Thursday, Feb. 21, 12 noon – 1 pm, Online – Presented by Alex Oliver, First National Corporation

We don’t want you watching CNBC to learn about the stock markets: their ratings depend on exaggerating the bad news! Tune in for an investing 101 course so that you may have a general understanding of what happens when stocks boom and bust..

Target Audience: Those who would like to understand how their investments work in plain English

Generational Wealth Transfer: 10 Best Practices

Thursday, March 21, 12 noon – 1 pm, Online – Presented by Alex Oliver, First National Corporation

You may read this and think that this is only for “those multi-millionaires.” However, even small retirement accounts, houses, or cars can create discord within families without a well thought out plan. Hear our thoughts on how to gradually allow your children to take over your estate and avoid senseless conflict.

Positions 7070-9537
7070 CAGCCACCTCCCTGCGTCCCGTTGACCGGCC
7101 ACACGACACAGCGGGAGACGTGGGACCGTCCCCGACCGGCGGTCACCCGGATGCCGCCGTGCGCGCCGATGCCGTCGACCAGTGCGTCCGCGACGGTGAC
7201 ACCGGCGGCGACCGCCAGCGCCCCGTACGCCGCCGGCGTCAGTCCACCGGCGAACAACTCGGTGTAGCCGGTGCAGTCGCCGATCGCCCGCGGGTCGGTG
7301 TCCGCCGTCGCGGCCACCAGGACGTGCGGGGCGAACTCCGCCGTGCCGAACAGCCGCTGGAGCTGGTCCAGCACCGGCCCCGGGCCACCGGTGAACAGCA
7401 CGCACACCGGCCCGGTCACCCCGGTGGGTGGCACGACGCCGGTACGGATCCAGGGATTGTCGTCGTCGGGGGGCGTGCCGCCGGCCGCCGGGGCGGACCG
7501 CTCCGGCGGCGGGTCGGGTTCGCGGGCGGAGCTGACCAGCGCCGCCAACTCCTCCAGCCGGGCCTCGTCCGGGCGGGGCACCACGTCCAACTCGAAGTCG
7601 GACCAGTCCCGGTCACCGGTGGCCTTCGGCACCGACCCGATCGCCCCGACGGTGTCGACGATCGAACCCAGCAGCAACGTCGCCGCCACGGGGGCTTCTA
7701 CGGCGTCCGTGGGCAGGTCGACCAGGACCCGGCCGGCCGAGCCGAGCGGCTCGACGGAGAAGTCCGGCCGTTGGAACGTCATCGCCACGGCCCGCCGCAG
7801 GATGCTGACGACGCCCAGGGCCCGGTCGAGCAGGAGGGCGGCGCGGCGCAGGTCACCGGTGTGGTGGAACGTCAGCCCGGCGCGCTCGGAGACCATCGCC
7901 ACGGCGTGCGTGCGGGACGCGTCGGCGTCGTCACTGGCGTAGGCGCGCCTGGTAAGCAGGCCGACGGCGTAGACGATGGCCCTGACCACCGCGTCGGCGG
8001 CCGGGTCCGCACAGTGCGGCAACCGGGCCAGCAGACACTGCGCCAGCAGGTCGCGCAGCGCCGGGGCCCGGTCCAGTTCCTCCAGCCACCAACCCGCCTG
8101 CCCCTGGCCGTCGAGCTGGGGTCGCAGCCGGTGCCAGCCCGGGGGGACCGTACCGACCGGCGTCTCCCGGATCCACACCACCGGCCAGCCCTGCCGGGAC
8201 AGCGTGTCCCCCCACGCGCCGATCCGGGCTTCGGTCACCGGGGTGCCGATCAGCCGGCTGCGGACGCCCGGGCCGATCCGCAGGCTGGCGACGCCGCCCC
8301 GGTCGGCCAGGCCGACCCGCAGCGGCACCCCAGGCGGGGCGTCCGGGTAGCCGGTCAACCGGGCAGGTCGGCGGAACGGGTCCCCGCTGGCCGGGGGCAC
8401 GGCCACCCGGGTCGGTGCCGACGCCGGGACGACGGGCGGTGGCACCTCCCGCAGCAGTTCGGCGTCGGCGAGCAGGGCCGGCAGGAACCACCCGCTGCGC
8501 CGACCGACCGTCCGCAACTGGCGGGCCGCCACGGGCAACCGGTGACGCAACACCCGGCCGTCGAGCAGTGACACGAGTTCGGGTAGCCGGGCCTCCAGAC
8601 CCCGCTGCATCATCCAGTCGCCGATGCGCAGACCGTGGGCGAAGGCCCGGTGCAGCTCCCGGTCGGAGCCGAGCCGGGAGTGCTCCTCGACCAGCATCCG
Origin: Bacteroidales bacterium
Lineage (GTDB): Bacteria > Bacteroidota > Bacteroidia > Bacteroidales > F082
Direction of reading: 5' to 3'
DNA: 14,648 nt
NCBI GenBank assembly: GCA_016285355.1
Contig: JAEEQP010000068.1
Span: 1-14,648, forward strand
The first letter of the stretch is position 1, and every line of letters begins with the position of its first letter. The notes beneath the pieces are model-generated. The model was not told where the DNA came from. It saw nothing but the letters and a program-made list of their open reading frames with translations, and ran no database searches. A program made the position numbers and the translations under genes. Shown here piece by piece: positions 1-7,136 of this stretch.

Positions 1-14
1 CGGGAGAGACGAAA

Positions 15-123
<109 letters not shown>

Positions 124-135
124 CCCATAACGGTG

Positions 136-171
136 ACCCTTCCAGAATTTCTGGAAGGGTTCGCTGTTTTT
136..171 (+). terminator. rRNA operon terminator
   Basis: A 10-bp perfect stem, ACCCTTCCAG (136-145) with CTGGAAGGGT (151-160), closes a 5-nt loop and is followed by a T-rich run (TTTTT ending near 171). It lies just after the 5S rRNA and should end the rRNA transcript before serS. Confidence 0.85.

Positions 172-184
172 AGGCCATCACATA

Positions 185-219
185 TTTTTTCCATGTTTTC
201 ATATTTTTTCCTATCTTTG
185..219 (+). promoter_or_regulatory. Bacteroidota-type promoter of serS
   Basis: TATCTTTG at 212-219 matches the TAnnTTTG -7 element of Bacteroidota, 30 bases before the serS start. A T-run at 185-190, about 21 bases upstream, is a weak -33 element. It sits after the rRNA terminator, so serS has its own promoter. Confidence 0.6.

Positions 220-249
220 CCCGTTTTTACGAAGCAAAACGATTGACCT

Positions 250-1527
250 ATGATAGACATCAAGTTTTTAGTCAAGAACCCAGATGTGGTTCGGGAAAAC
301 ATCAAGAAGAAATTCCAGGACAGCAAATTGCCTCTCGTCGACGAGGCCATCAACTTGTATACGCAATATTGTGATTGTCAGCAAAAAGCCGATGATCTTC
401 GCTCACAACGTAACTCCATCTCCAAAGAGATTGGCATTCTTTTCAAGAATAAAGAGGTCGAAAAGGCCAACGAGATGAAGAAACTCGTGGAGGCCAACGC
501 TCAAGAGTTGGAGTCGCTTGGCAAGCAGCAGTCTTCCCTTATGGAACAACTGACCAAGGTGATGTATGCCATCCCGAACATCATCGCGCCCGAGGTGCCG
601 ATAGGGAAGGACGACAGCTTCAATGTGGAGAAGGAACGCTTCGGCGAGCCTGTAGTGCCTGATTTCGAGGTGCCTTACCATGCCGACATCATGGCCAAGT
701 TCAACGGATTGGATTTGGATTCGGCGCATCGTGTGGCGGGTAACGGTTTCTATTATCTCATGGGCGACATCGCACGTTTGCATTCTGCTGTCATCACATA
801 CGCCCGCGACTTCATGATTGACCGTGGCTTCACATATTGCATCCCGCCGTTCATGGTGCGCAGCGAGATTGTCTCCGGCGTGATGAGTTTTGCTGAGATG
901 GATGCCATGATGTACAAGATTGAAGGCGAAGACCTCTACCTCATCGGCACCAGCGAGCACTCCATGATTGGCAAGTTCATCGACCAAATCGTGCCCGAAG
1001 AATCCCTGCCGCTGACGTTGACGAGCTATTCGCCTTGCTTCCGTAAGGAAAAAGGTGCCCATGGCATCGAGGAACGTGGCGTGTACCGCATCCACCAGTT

Target Audience: Those with children of any age


Clock Is Ticking For The Tesla Tax Credit

Is one of your New Year’s resolutions trading in your current automobile for a new environmentally friendly vehicle? One of the more popular “green” vehicles available for purchase has been a Tesla. The purchase of a qualifying Tesla made prior to 2019 qualified a taxpayer to claim a plug-in electric motor vehicles tax credit in the amount of $7,500.

However, once a manufacturer sells 200,000 vehicles that qualify for the tax credit, the credit begins to phase out. Tesla reached that cap in late 2018. Tesla vehicles qualifying for the tax credit are the models S, X, and 3. As a result, in 2019 the plug-in tax credit for Tesla purchases will be limited as follows:

  • A qualifying Tesla purchase (including delivery) made between January 1, 2019 – June 30, 2019 will qualify for a plug-in electric motor vehicle tax credit in the amount of $3,750.
  • A qualifying Tesla purchase (including delivery) made between July 1, 2019 – December 31, 2019 will qualify for a plug-in electric motor vehicle tax credit in the amount of $1,875.
  • A qualifying Tesla purchase (including delivery) made after December 31, 2019 will no longer qualify for the plug-in electric motor vehicle tax credit.

More interested in the tax credit than a Tesla?? Check out the information provided by the IRS at: